The engines start in about 15 seconds each, and their condition levers are advanced to 64% N1 to start some air conditioning flow. Propeller speed was 1,200 rpm, providing 7% torque, fuel flows were 77 kg/h per engine, and inter-turbine temperatures 550˚C. Tomlin points out an electronic engine instrument feature on the MFD where all the numbers are green while readings are normal, but will turn yellow at the transient value, and red to indicate an exceedance.

With startup completed and avionics powered up, the FMS comes alive. We first verify the database currency, then initialise the system by selecting a position so the FMS has a starting point, which can be derived from several options including the GPS or an aerodrome reference point.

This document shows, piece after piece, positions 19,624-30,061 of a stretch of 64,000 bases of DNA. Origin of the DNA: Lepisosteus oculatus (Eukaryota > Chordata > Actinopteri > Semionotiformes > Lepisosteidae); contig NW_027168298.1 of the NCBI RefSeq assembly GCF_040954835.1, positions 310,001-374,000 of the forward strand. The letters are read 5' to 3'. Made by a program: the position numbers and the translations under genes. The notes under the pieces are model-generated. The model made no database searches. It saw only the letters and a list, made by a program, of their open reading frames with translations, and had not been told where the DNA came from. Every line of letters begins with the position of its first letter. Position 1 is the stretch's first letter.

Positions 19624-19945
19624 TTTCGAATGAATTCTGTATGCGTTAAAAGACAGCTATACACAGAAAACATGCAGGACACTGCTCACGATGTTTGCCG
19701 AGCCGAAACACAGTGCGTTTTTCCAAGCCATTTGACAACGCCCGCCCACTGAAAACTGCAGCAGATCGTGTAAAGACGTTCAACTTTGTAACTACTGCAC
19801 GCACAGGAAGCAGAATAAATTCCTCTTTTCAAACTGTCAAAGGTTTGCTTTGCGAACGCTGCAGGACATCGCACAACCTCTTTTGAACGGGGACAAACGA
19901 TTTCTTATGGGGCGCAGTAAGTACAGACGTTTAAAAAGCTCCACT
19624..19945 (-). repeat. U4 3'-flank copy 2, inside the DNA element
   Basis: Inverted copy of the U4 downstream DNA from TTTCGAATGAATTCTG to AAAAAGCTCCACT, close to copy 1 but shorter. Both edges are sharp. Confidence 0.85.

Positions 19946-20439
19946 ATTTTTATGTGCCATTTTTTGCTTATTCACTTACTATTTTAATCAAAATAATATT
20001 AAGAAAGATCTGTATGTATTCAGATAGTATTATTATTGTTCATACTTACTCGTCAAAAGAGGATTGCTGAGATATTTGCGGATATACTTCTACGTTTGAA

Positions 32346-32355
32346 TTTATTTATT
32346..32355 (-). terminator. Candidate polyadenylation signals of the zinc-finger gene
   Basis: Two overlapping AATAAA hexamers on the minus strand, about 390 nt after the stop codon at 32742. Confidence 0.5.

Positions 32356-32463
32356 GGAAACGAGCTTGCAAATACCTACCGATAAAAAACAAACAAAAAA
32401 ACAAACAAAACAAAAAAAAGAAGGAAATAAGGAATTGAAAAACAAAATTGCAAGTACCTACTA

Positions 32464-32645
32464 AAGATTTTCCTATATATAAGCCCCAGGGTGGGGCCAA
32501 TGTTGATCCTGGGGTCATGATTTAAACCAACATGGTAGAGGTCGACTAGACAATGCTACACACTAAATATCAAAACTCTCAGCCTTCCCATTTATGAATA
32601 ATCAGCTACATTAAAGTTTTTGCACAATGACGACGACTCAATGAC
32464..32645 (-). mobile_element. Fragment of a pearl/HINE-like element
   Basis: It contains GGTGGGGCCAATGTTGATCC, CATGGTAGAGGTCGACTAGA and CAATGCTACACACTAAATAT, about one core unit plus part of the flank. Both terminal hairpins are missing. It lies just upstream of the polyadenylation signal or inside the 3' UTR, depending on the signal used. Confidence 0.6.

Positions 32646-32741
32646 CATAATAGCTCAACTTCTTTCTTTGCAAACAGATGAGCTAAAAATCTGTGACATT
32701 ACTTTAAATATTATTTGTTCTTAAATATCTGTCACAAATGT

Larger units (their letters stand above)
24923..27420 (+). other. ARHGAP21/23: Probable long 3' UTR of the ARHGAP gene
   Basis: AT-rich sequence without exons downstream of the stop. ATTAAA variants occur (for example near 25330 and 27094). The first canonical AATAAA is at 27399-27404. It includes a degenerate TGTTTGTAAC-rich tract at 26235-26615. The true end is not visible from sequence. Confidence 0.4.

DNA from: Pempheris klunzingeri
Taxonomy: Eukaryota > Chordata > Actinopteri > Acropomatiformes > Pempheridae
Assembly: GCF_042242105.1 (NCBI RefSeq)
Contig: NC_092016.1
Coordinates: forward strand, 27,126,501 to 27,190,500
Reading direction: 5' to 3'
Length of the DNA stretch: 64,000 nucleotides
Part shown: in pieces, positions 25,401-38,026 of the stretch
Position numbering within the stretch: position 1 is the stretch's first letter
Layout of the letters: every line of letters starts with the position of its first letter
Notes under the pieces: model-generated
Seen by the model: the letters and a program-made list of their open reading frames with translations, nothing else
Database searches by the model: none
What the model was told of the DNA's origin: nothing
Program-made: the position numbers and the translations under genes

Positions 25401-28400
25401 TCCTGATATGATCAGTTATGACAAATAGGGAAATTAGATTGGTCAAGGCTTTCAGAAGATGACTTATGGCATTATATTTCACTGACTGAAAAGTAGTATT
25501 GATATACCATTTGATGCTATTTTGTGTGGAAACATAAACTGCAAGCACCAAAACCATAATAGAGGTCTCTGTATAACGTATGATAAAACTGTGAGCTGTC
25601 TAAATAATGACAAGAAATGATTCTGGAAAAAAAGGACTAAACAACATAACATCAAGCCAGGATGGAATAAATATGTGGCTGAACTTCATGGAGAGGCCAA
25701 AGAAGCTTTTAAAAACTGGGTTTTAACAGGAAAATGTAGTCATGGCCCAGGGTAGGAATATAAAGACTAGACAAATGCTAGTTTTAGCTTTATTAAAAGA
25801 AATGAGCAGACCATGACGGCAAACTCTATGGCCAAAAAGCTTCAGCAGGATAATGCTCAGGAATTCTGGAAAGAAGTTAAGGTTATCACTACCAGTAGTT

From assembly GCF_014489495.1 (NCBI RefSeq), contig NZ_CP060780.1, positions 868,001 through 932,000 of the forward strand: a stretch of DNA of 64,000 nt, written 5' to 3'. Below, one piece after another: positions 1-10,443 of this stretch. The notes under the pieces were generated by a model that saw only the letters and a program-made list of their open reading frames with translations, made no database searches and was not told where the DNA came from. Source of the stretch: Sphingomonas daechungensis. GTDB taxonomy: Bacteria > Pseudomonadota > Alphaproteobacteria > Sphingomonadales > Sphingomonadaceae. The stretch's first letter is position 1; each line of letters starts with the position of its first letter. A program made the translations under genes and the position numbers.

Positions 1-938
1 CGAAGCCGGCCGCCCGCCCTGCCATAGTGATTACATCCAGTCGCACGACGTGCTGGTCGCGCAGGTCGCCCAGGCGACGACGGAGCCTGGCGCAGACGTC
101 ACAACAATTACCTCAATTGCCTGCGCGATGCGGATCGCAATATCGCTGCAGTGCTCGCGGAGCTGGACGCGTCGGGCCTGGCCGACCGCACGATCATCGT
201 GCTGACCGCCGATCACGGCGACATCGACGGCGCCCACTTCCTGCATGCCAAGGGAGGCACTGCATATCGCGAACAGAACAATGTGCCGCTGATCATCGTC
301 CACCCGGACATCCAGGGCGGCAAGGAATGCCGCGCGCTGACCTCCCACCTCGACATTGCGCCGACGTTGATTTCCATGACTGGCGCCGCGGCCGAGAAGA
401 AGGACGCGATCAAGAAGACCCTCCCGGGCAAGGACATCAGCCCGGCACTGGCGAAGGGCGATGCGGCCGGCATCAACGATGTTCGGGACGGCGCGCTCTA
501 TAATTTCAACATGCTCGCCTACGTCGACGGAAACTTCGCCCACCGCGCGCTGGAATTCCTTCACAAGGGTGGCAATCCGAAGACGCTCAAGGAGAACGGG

We’re flight planned from Essendon to Sydney with a total of five on board, to cruise at F/L 270, and our takeoff weight is 13,000 lb which is a comfortable 2,000 lb below maximum.

While we’re taxying I take in the modifications the upgrade has introduced. The flight guidance panel (autopilot management) has been moved up from its former head-down console position to the glareshield at eye level, so flight director and autopilot can be more easily managed while taxying. That’s another intelligent move for a single pilot aircraft, as is the electronic flight bag’s ability to deliver Jeppesen airfield and instrument approach charts on the MFD, with the aircraft’s position highlighted on the moving map.

Our intended flight isn’t yet stored in the FMS, but entering it takes only a minute or so, and expected standard instrument departures (SIDs) and standard terminal arrival routes (STARs) are also entered from the database as part of the flight plan, along with published instrument approaches.